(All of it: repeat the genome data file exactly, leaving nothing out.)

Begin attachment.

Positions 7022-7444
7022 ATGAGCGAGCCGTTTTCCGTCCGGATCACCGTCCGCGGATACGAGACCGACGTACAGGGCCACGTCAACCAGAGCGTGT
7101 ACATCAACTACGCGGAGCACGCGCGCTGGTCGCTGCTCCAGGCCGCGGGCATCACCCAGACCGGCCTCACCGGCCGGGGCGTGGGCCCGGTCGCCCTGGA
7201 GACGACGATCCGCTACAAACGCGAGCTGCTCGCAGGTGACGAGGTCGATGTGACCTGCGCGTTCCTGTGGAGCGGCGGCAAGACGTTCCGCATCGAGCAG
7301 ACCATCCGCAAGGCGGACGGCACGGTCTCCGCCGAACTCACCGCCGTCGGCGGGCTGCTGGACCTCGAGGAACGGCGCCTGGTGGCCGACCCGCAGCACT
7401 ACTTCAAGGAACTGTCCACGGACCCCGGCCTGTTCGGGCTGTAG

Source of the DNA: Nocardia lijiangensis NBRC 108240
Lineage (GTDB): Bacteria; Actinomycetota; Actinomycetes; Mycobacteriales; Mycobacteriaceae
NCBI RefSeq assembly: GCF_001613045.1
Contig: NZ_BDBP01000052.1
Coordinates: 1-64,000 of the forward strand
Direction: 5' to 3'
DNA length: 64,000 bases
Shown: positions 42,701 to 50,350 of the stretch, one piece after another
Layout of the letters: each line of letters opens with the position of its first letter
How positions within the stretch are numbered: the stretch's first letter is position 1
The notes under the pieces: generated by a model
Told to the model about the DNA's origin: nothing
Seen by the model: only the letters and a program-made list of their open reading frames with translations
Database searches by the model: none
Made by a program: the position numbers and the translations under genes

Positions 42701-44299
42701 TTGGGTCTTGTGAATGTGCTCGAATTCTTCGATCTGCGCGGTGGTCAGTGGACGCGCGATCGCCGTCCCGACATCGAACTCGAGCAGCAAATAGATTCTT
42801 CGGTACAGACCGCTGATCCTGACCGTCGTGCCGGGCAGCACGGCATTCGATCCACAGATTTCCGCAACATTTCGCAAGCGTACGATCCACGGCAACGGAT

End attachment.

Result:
Positions 7022-7444
7022 ATGAGCGAGCCGTTTTCCGTCCGGATCACCGTCCGCGGATACGAGACCGACGTACAGGGCCACGTCAACCAGAGCGTGT
7101 ACATCAACTACGCGGAGCACGCGCGCTGGTCGCTGCTCCAGGCCGCGGGCATCACCCAGACCGGCCTCACCGGCCGGGGCGTGGGCCCGGTCGCCCTGGA
7201 GACGACGATCCGCTACAAACGCGAGCTGCTCGCAGGTGACGAGGTCGATGTGACCTGCGCGTTCCTGTGGAGCGGCGGCAAGACGTTCCGCATCGAGCAG
7301 ACCATCCGCAAGGCGGACGGCACGGTCTCCGCCGAACTCACCGCCGTCGGCGGGCTGCTGGACCTCGAGGAACGGCGCCTGGTGGCCGACCCGCAGCACT
7401 ACTTCAAGGAACTGTCCACGGACCCCGGCCTGTTCGGGCTGTAG

Source of the DNA: Nocardia lijiangensis NBRC 108240
Lineage (GTDB): Bacteria; Actinomycetota; Actinomycetes; Mycobacteriales; Mycobacteriaceae
NCBI RefSeq assembly: GCF_001613045.1
Contig: NZ_BDBP01000052.1
Coordinates: 1-64,000 of the forward strand
Direction: 5' to 3'
DNA length: 64,000 bases
Shown: positions 42,701 to 50,350 of the stretch, one piece after another
Layout of the letters: each line of letters opens with the position of its first letter
How positions within the stretch are numbered: the stretch's first letter is position 1
The notes under the pieces: generated by a model
Told to the model about the DNA's origin: nothing
Seen by the model: only the letters and a program-made list of their open reading frames with translations
Database searches by the model: none
Made by a program: the position numbers and the translations under genes

Positions 42701-44299
42701 TTGGGTCTTGTGAATGTGCTCGAATTCTTCGATCTGCGCGGTGGTCAGTGGACGCGCGATCGCCGTCCCGACATCGAACTCGAGCAGCAAATAGATTCTT
42801 CGGTACAGACCGCTGATCCTGACCGTCGTGCCGGGCAGCACGGCATTCGATCCACAGATTTCCGCAACATTTCGCAAGCGTACGATCCACGGCAACGGAT